I live and work in Aberdeen, which is to the east of Freetown proper. Aberdeen Rd (as it is called my everyone except for the intermittent postal service, which call it Sir Samuel Lewis Rd) leads from the sea to Wilkinson Rd that brings you into Freetown City Centre.
Aberdeen Rd is bumpy, but quite drivable. From the hectic intersection with Wilkinson, it stumbles down and across a bridge. Crossing the bridge, to the right you look out and see the Atlantic and Freetown, and to the left you see a bay and Lumley Beach in the distance. Under the bridge is the very place where Pelican water taxis deposit passengers freshly arrived from Lungi airport. Just today as we drove over the bridge a gang of people were stopped looking over the side. As we passed, we saw the guardrails smashed through. The only plausible idea was that a car had gone off the side of bridge. We didn’t stop to see.
Aberdeen Rd continues over a few more hills coming to one turntable (or roundabout) that is lit with fairy lights and has a strange statue with ancient Egyptian gods in the middle. The second right passes the red and blue wall of the Aberdeen Women’s Centre. The wall is topped with coils of barbed wire. At the bottom of long hill, there is another turntable. The first right takes you up a hill to Cape Sierra, a chuck of land that sits out in the Atlantic Ocean like ball in a pool. The boy’s live is house up on the hill overlooking the sea. The house has a large covered patio with a bar and couches that serves as the real common space for the house. The this wonderful patio the ocean opens up before you framed by similar homes on either side and from beneath by the interlocking scales of zinc roofs covering less grand dwellings. At night during the brutal thunderstorms lightening streaks across the sky over the rolling ocean and single bolts snap into the Atlantic like whips. In one storm, from somewhere, one of these zinc roofs sailed passed ripped off by the violent winds.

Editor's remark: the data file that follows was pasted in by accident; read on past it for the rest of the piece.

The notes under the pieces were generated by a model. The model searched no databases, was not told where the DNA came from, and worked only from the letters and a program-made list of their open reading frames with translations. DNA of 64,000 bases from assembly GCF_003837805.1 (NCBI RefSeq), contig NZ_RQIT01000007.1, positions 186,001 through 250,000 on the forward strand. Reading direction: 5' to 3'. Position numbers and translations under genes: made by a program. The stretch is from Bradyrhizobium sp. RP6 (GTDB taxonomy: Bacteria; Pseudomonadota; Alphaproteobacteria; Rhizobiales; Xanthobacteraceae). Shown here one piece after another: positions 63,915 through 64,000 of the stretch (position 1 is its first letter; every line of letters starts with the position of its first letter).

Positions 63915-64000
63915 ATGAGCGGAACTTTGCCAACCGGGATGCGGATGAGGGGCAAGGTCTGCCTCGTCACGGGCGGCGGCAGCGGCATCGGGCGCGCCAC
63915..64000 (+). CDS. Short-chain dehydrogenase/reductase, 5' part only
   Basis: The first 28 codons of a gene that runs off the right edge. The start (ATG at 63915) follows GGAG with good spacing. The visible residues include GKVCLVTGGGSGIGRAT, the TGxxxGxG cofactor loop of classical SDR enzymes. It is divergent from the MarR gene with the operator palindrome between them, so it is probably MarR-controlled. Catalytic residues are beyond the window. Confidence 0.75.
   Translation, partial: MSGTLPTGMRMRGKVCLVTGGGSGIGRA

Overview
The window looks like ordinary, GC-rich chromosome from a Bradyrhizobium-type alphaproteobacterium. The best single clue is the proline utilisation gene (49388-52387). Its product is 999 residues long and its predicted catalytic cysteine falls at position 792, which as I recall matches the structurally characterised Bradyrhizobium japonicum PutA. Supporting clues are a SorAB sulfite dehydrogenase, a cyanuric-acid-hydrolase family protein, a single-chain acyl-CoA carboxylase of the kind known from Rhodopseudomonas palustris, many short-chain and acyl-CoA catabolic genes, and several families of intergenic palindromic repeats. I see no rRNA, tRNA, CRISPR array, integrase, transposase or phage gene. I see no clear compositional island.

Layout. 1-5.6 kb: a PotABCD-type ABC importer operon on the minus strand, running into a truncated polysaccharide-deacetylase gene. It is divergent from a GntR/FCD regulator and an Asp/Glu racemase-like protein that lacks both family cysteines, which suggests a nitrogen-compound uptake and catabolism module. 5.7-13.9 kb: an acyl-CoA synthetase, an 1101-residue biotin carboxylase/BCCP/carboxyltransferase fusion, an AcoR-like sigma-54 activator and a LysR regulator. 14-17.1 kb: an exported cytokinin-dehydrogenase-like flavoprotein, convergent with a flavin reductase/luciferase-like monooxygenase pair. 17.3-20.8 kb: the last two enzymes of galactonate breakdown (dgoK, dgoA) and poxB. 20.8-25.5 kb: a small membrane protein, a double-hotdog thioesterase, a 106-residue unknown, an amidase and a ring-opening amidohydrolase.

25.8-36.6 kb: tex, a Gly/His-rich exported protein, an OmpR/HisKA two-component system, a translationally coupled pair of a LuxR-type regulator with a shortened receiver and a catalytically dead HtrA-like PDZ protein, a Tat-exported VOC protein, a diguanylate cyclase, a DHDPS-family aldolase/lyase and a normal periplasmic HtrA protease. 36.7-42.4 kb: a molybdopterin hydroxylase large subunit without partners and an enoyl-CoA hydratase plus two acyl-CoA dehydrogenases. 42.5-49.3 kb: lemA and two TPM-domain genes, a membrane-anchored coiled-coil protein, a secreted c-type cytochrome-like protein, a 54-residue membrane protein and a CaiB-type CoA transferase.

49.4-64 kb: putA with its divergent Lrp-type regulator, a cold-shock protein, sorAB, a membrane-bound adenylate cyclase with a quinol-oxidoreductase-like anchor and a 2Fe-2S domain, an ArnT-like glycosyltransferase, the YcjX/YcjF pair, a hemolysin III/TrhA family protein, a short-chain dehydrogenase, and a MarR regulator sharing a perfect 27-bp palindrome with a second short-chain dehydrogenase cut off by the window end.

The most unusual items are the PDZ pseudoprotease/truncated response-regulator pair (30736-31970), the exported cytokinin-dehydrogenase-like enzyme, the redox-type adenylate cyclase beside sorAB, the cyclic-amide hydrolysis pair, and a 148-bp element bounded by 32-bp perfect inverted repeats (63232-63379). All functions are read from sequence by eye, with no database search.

Back to the turntable by the sea, the second right takes you down Lumley Beach Rd, which hugs the coast. Along the beach are restaurants many with decks that sit above the sand where you sit and look out over the Atlantic Ocean. You can eat grilled barracuda or snapper with chips. The sand is very white.